I had an email notifying me of a post but the post doesn't show on this forum. Your description of colour vision is totally flawed (and you are not alone in this). This is why I started the thread and referred people to the Horizon Prog. Blue is NOT "a specific wavelength" and it is not because
    " each wavelength activates specific cones in our eyes and the color that we all agree on is discrete means that color is wavelength".
    Can you not understand that, whilst a particular wavelength 'looks' a particular colour, most (in fact, pretty much all) colours we see are due to a whole mixture of wavelengths. Colour TV would never work if our eyes worked the way you are implying.
    There is no TV display in the world that only produces a single wavelength of light when displaying ANY colour. Display phosphors are just not like that. Read some facts about the system before you start to hold forth on it.
    Edit - I now see your post and my comments still stand.
     
  8. Aug 12, 2011 #7
    Cones in the eyes are tiny resonators, just like in a radio they are tuned to a specific station. Sure it resonates within a range of wavelengths/freq but that range is what defines the color.
     
  9. Aug 12, 2011 #8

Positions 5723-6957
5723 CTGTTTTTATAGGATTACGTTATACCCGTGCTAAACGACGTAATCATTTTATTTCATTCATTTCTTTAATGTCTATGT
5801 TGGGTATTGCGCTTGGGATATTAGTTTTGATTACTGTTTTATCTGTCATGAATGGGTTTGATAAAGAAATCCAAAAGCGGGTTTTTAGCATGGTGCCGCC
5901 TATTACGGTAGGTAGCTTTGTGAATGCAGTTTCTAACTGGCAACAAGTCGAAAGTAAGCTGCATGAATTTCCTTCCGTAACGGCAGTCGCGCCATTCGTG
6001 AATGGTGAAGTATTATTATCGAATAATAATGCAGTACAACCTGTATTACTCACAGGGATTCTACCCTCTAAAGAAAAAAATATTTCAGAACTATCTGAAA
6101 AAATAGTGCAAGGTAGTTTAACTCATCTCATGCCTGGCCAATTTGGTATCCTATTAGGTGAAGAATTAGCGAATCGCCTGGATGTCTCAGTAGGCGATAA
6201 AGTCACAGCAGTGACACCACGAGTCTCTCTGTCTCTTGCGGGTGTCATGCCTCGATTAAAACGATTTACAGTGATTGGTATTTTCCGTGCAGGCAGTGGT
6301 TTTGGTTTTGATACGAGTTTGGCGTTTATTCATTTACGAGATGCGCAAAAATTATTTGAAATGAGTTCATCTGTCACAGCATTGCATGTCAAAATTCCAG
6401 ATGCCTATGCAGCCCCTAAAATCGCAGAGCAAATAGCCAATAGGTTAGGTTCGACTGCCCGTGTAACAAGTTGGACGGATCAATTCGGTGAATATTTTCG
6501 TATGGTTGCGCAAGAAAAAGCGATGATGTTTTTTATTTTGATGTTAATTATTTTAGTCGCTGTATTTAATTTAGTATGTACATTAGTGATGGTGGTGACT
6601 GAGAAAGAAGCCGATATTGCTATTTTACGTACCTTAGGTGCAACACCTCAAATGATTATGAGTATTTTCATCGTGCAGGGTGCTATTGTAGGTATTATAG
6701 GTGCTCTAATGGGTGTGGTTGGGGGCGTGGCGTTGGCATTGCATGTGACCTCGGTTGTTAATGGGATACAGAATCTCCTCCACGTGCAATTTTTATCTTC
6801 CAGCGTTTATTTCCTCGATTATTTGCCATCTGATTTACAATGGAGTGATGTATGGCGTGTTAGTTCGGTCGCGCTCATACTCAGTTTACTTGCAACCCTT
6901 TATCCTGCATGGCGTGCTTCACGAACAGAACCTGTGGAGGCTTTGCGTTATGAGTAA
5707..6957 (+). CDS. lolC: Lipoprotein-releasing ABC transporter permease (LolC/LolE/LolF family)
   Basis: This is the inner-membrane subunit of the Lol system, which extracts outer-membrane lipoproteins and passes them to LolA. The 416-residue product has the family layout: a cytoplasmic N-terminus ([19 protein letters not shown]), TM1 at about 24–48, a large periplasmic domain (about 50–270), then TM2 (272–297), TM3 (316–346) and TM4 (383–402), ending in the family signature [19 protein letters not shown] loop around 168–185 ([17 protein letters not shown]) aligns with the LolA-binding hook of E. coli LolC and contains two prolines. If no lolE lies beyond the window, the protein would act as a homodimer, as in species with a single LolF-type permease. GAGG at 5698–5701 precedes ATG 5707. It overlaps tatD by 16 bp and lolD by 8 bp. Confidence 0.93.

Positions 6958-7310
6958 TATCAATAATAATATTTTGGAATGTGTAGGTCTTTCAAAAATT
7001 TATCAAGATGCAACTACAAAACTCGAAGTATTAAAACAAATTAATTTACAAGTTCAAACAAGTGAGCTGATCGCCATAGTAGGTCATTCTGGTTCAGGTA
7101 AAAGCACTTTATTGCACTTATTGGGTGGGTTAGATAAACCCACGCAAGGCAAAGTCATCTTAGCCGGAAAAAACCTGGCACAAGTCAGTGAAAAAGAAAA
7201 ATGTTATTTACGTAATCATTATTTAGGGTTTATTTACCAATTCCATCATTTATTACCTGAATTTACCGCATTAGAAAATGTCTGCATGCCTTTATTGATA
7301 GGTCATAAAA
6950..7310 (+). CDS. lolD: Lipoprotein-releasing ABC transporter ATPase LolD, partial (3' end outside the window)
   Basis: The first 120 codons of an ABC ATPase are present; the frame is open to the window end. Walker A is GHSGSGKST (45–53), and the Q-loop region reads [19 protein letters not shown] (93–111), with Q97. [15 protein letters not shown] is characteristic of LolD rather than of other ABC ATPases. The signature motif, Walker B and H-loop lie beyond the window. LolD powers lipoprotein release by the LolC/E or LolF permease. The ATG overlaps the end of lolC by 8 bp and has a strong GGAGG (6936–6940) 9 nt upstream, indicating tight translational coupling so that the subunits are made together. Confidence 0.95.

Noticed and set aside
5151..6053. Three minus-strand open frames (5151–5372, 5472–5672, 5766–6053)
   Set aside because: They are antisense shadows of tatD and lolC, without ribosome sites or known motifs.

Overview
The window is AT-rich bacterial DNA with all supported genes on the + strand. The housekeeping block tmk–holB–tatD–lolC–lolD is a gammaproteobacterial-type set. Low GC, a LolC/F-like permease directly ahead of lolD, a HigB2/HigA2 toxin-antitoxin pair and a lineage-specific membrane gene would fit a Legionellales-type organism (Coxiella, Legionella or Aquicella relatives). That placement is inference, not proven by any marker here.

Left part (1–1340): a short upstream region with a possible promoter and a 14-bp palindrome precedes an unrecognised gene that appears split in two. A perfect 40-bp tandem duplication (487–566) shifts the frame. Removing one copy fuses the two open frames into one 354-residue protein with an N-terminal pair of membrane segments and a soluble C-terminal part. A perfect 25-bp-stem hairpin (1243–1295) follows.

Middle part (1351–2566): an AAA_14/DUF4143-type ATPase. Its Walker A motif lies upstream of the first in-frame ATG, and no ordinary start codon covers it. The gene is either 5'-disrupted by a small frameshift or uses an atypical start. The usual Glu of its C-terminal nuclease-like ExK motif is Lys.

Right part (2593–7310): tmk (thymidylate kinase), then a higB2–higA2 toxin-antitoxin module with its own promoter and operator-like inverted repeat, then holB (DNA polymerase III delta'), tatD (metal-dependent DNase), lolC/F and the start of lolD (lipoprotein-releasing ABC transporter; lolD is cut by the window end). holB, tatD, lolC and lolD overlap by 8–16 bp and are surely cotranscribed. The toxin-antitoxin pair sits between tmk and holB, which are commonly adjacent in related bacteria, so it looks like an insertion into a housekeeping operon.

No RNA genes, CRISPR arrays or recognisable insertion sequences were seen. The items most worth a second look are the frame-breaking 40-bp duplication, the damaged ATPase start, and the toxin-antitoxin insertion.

sophiecentaur

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    SO ......... all the colours seen by the 'blue' receptors are seen as 'blue' are they? How does that account for the fact that 1. The receptors that you call 'blue' receptors have sensitivity extending pretty much over the whole visible range (and likewise for the other two receptors)?
    and 2. If these things you call "resonators" have a bandwidth of a large chunk of an octave - not a very tight resonance, is it? That would be like having your VHF radio receiver picking up every VHF radio station on the dial at the same time. The analogy is not a good one. The cones do not have any idea about the specific wavelength they are picking up, you know. It is the combination (mix) of the three sensor outputs that gives us the sensation of colour.

    Can you suggest a single coloured thing that you have seen, recently, from which the light entering your eye was monochromatic?
     
  10. Aug 12, 2011 #9